Top Three Interview Mistakes

Over the last twenty five years, as a C level executive in large companies and within my own firm, I have interviewed executives for the top C-level jobs and coached executives for top C-level interviews. Generally, CEOs, Presidents, CFOs and CMOs are experts at communication and promoting their companies. Unfortunately, they suffer from the mistakes many lower level executives make in interviews-and they can suffer even more due to the prestige of their position. Here are the top three mistakes C-level executives frequently make:

  1. They RAMBLE: C level executives are used to talking. In most environments, people listen. Even if the executive is boring or off topic, people feign interest. The more prominent and successful their reputation is, the more they are indulged. Everyone has a tendency to ramble under stress, but the CEO gets little advice about behavior that can limit his or her next career options. It is very difficult for this level executive to obtain hard feedback from those who surround him or her-and it is extremely rare to get truthful feedback from interviewers. The result is that ramblers are viewed as undisciplined with questionable communication skills. As we all know, communication is a core criterion for success in a C-level role, therefore it is evaluated as a key criterion for success within an interview setting.
  2. They ANSWER THE WRONG QUESTION:  I have had CEOs answer the wrong question two to three times in a row-even after being corrected! We all can have a tape running in our head when we are under stress. The tape tells us to make sure we say certain things or it can even anticipate the questions we think are going to be asked. If your interviewer grows impatient or comes to conclusions early about your communication style because you are not answering the right question, they won’t even bother taking you back to their original question. Their questions will remain unanswered and the interview will be over sooner. C-level executives don’t often get told “You didn’t answer my question”. Interviewers find it harder to directly challenge very senior executives.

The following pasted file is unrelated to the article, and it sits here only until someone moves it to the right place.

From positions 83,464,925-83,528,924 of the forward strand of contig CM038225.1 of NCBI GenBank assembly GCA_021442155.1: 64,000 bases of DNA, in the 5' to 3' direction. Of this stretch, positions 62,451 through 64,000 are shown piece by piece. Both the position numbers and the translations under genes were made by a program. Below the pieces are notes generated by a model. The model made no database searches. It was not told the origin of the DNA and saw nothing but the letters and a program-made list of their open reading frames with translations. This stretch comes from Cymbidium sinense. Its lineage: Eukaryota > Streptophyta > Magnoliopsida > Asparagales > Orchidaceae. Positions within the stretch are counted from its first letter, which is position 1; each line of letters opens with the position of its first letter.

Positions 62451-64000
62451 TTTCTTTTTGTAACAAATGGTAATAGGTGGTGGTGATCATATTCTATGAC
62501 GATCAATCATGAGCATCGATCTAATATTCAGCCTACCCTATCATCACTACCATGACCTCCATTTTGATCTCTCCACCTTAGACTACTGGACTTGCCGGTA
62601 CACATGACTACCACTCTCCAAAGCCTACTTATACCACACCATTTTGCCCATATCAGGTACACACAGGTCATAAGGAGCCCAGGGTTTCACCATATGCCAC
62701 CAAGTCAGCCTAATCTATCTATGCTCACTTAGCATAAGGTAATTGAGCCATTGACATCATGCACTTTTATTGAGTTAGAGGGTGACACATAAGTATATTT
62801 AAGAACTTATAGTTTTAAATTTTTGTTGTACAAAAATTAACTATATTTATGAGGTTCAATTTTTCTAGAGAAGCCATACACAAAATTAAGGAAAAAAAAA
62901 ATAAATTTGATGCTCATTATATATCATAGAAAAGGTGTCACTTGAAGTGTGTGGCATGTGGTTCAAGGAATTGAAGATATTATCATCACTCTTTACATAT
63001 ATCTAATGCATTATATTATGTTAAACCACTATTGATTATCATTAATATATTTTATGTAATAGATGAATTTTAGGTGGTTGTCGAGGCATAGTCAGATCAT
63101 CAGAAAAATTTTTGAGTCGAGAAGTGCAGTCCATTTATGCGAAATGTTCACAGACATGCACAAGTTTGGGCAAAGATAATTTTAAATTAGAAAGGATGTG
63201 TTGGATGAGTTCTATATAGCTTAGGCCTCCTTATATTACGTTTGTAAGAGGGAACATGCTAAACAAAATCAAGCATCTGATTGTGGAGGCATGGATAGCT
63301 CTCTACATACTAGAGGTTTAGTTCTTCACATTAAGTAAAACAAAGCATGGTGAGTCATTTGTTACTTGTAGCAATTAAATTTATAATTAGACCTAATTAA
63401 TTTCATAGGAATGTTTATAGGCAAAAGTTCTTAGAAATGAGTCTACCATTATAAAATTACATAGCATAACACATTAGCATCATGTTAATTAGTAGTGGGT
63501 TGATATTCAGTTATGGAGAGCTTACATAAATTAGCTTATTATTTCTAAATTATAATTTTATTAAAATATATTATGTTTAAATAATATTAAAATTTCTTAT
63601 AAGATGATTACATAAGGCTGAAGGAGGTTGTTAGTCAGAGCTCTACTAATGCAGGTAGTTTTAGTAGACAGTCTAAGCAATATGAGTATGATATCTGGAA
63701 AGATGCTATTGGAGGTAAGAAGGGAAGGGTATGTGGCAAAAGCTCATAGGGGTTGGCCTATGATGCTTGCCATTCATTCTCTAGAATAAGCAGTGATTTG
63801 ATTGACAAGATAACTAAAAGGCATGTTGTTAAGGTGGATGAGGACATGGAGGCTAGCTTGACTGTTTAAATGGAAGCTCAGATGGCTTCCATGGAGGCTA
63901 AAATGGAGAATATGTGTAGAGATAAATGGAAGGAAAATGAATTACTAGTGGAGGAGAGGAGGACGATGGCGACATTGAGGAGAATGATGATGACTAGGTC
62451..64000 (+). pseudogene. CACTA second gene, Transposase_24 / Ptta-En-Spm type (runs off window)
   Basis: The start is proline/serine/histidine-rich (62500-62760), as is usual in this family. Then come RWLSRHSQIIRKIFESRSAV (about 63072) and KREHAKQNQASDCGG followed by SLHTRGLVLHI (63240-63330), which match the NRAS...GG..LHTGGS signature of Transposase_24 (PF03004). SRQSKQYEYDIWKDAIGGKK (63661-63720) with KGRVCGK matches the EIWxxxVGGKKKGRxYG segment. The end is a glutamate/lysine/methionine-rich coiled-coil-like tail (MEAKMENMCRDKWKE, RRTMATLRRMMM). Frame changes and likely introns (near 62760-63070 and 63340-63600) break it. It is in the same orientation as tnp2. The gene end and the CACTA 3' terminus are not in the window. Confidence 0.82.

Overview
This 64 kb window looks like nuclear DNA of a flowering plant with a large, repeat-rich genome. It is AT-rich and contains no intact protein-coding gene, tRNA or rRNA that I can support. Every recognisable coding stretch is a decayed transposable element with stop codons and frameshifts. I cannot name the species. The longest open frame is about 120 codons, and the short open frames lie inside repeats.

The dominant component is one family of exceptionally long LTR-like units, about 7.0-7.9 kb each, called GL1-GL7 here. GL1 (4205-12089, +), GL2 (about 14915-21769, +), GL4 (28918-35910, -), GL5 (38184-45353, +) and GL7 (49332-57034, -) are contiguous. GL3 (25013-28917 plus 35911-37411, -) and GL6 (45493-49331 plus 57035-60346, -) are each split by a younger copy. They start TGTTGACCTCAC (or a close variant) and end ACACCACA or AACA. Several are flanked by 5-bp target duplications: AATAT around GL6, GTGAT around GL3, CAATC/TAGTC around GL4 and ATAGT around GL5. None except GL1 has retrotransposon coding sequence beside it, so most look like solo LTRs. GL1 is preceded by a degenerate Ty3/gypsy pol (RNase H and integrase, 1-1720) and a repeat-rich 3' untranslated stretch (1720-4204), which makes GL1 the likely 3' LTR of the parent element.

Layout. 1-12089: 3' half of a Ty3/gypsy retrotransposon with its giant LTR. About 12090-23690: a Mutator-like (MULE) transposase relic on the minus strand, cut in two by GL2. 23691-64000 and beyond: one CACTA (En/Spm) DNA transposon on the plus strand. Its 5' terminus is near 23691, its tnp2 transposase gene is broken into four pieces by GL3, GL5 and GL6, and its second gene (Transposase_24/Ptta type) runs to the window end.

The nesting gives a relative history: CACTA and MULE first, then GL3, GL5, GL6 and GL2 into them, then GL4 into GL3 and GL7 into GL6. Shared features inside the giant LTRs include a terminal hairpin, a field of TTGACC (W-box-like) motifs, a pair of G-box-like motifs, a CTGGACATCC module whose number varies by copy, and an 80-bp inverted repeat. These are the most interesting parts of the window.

3. They DON’T REVEAL WHO THEY ARE AS PEOPLE. The senior executive spends the whole interview proving his or her credentials and no time connecting at a more personal level. In the end, the interviewer is just glad to get the meeting over with, rather than enjoy the discussion and look forward to a follow up meeting.  The C-level candidate   may be competent and successful, but who wants him or her around? Even at the very top levels, this is a serious consideration. If a Board member doesn’t relate to you, they assume that customers, employees and investors will not. Also, if they see you as someone that they cannot relate to, they conclude they will not be able to build a relationship that will also achieve their own objectives.

What can a C-level executive do to correct these mistakes? Role play with a skilled and trusted advisor or coach who will provide candid and expert feedback. Practice until you get it right. Video your interviews so you can see for yourself what mistakes you are making. It will rapidly accelerate the self-correction process.

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